Allegheny County Bar Association Announces Judiciary Ratings
Pittsburgh Pennsylvania – October 30, 2008. The Allegheny County Bar Association today announced that its Judiciary Committee has released its most recent ratings of members who have come before the Committee to be rated should they some day seek a seat on the bench of the Allegheny County Court of Common Pleas.
According to Jay Blechman, President of the Allegheny County Bar Association, “The bar association has the obligation to the citizens of Allegheny County to provide as much information as possible to help voters make informed choices when they select candidates for judicial office.”
The Committee has given the following ratings:
Court of Common Pleas
|Daniel E. Butler
|Philip A. Ignelzi
|Terrence M. O’Brien
|Judith F. Olson
|James A. Villanova
Each candidate is evaluated in the areas of temperament, experience in the field of law, academic achievement, honesty and integrity, reputation, general community interest, and contributions to the profession.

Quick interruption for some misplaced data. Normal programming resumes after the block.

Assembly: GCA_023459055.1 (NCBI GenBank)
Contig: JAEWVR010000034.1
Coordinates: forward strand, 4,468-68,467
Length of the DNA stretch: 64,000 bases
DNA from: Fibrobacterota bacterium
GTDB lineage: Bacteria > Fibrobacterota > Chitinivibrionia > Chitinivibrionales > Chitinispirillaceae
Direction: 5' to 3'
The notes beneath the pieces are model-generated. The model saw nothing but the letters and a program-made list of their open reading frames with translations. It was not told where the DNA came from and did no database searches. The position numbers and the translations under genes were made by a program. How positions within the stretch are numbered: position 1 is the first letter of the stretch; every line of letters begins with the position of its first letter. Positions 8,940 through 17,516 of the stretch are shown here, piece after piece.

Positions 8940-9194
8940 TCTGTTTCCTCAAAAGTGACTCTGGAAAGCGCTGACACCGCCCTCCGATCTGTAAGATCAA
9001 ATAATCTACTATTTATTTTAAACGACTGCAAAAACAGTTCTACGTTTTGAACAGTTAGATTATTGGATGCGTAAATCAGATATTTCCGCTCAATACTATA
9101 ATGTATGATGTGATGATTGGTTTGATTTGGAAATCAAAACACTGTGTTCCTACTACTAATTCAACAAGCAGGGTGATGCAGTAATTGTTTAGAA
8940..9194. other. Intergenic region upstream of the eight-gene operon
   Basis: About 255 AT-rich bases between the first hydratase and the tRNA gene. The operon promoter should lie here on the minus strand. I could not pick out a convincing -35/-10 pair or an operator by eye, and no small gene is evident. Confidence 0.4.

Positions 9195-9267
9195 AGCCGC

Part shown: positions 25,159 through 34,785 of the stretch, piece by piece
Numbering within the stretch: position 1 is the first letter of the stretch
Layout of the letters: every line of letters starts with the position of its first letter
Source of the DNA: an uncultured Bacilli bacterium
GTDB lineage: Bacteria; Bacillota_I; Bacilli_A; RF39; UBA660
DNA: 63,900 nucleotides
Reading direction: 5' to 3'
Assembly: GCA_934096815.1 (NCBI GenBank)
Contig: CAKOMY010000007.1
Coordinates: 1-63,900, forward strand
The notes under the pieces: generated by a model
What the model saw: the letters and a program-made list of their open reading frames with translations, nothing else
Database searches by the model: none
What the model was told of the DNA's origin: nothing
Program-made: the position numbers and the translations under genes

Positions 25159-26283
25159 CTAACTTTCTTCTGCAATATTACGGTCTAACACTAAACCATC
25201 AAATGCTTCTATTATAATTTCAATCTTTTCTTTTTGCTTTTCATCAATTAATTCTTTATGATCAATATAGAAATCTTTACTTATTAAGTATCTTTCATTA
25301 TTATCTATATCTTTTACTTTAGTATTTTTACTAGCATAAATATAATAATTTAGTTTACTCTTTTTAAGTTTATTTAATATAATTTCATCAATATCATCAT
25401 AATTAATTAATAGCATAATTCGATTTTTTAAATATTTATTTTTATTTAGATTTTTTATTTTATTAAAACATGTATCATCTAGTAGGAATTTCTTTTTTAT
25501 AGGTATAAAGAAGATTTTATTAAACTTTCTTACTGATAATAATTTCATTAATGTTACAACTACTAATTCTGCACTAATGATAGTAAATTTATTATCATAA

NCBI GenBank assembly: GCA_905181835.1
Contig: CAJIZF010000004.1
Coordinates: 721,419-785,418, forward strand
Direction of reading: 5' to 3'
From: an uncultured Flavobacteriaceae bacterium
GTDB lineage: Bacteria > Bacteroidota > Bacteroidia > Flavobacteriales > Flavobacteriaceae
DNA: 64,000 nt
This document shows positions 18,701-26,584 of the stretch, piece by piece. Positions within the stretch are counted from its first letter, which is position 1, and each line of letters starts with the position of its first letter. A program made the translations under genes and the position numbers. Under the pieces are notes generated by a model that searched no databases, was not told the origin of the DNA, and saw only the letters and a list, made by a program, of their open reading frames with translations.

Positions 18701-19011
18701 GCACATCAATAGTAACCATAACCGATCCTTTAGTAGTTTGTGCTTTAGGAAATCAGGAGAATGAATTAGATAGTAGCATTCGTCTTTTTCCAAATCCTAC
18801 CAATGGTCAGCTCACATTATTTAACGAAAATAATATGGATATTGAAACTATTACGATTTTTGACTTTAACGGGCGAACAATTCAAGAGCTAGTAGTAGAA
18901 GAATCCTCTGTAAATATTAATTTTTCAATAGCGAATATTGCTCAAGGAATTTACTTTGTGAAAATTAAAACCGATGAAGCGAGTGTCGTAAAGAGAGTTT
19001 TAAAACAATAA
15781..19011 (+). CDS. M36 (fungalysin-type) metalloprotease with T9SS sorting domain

The 24-member Judiciary Committee is elected at large by the 6,500-member bar association.
Explanation of Ratings:
- Exhibits pre-eminence in the law by way of outstanding legal ability and a wide range of experience, either in a specialized field of law or a more varied practice, and has a reputation in the legal community as standing at the top of his/her profession.
- Possesses the highest reputation for integrity and temperament.
- Exhibits outstanding citizenship by way of community and professional contributions.
- Is an exceptional individual who will enhance or has enhanced the competence, dignity, and public perception of the bench.
The candidate possesses the highest reputation for integrity and the legal ability, experience, and temperament to excel as a judge of the court for which he/she is a candidate.
Not recommended at this time
The candidate’s legal ability, experience and reputation indicate that, at some future time in his/her legal career, he/she may have the potential to excel as a judge, but the candidate is not yet at that stage.
The candidate does not now possess and is not likely to acquire the ability, reputation, or temperament necessary for a judicial position.
Chartered in 1870 and headquartered in downtown Pittsburgh, The Allegheny County Bar Association is a professional organization with more than 6,500 member attorneys, judges, magisterial district judges, legal administrators and paralegals.